The euroskeptic political party Alternative for Germany has gathered for a convention to elect its future leadership. The contest pits the two current co-leaders - and bitter rivals - against each other.
Alternative for Germany (AfD) co-leader and founder Bernd Lucke was frequently booed during his speech to open the party convention in Essen on Saturday, with the bulk of the heckling coming from supporters of his bitter rival and co-leader, Frauke Petry. Since the party's founding convention in 2013, they have been two of its three co-chairs, along with Konrad Adam.
For the past few months, Lucke, who wants to take the party in a liberal, pro-business direction, has been at loggerheads with Petry, who is seeking to steer the AfD further to the right.
This weekend's two-day convention, in which every member of the fledgling party has a vote, is meant to settle the issue once and for all. However, before the estimated 3,000 party members gathered in Essen can decide on who will lead the AfD in future, they will have to decide on what they want the structure of its leadership to be. One option is to continue to go on with three co-chairs, but Lucke, who in the past has ruled out continuing to work with Petry, is pushing for a new structure, with a chairperson and a deputy.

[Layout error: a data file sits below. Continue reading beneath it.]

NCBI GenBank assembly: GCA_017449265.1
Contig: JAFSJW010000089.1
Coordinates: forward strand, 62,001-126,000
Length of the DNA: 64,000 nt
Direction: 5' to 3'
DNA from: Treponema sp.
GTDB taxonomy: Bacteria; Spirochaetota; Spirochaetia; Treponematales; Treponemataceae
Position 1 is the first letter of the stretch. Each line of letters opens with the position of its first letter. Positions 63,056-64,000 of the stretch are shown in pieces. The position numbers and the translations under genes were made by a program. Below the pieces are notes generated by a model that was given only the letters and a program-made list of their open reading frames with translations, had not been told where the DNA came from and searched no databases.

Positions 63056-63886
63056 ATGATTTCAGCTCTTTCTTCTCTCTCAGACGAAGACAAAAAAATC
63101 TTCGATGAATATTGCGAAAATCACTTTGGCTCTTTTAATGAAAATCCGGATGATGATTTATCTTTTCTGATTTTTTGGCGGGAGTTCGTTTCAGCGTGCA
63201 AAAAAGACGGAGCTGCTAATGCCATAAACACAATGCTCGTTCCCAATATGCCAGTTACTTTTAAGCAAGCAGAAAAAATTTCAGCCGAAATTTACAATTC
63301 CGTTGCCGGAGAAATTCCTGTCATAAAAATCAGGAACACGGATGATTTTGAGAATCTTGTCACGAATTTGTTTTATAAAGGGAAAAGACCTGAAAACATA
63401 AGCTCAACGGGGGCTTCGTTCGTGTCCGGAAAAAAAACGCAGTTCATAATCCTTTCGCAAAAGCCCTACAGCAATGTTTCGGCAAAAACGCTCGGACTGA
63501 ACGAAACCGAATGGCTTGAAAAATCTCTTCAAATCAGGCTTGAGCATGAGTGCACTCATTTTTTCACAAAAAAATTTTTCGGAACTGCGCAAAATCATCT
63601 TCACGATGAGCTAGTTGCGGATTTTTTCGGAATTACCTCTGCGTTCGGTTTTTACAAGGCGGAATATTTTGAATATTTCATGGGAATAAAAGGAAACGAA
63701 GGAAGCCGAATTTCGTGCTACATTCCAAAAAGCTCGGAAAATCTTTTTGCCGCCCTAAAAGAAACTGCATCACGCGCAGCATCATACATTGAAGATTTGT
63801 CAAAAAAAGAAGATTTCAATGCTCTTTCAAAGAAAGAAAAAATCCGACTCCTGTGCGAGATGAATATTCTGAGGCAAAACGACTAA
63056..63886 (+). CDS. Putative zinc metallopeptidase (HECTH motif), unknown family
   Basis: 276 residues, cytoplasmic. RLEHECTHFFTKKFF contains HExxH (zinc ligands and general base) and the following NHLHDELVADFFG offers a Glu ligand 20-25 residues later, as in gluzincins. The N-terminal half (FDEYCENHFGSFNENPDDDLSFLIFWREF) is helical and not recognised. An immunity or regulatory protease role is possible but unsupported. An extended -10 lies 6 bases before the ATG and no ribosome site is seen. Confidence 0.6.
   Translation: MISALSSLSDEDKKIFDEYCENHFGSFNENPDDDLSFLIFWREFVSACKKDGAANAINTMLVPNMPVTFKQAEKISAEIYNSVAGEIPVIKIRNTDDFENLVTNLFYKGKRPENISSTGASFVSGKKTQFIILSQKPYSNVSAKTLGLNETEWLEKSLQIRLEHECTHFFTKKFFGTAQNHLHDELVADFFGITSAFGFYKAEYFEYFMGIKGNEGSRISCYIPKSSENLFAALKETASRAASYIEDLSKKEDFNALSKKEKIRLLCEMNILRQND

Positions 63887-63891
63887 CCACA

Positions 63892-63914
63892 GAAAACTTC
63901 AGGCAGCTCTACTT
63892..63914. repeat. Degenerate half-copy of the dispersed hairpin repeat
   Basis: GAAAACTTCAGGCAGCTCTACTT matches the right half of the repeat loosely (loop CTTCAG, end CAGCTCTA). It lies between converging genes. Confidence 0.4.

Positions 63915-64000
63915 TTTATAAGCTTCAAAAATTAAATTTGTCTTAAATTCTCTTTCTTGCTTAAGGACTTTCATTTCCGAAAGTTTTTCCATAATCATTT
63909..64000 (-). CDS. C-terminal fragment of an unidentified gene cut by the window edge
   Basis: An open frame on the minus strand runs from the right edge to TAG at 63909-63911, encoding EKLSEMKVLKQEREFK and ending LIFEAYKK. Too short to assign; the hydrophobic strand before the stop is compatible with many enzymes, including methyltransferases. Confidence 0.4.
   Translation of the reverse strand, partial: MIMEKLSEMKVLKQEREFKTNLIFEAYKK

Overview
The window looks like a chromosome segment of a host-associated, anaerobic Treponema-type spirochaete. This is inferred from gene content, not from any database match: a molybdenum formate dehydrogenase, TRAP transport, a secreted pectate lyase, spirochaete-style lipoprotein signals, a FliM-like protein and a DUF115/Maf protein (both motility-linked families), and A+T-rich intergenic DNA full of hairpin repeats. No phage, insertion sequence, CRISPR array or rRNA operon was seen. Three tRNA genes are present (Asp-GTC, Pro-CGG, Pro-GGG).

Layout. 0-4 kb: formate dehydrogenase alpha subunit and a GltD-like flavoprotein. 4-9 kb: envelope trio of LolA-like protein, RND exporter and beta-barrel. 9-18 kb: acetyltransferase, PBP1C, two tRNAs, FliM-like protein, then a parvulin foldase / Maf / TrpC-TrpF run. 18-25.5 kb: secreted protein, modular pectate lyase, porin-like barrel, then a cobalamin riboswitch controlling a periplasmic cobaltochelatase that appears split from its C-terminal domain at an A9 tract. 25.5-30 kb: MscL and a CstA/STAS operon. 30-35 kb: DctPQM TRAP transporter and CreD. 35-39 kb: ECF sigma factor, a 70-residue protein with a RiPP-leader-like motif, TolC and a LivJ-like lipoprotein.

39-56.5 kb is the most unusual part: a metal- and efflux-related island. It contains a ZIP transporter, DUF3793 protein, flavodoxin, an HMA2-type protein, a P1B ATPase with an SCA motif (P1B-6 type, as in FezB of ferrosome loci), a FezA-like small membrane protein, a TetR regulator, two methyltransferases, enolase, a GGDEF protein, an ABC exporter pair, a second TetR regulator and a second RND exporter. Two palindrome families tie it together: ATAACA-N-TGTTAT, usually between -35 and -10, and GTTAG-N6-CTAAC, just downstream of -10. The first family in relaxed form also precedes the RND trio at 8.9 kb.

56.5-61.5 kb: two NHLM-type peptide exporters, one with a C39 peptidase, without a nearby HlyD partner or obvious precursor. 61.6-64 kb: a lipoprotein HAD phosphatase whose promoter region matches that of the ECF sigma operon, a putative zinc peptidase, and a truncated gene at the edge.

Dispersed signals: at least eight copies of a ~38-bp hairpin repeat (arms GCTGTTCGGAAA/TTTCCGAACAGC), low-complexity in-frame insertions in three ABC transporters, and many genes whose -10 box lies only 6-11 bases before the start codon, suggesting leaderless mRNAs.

Red cards for Lucke
During his opening speech, Lucke appealed to AfD members in both camps to put their differences behind them for the good of the party, but soccer-style red cards held up by members of the Petry camp appeared to indicate that the cracks would not easily be papered over.
Petry, who said earlier that she was prepared to continue working with Lucke if they were both elected again, said the membership would have to choose between two different visions for the party.
"Whether we see ourselves primarily as an opposition party in which we must mature or develop politically; or whether with a small number of followers we essentially become the engineers of a majority for a large party."
Petry declared that in her view, Lucke belonged to the latter camp. "I do not share this opinion, and I also believe that the majority of AfD members do not share it either," she said.
She also rejected a charge that the AfD had not done enough to curb right-wing tendencies within the party.
As delegates arrived outside of the conference hall, they were met by a few dozen demonstrators, some holding placards calling for more support for refugees arriving in Germany.
The AfD has emerged as a minor player in German politics since it was founded two years ago, having won seats in five state assemblies and the European Parliament. It is currently polling at around 5 percent support.
pfd/sms (dpa, AFP, Reuters)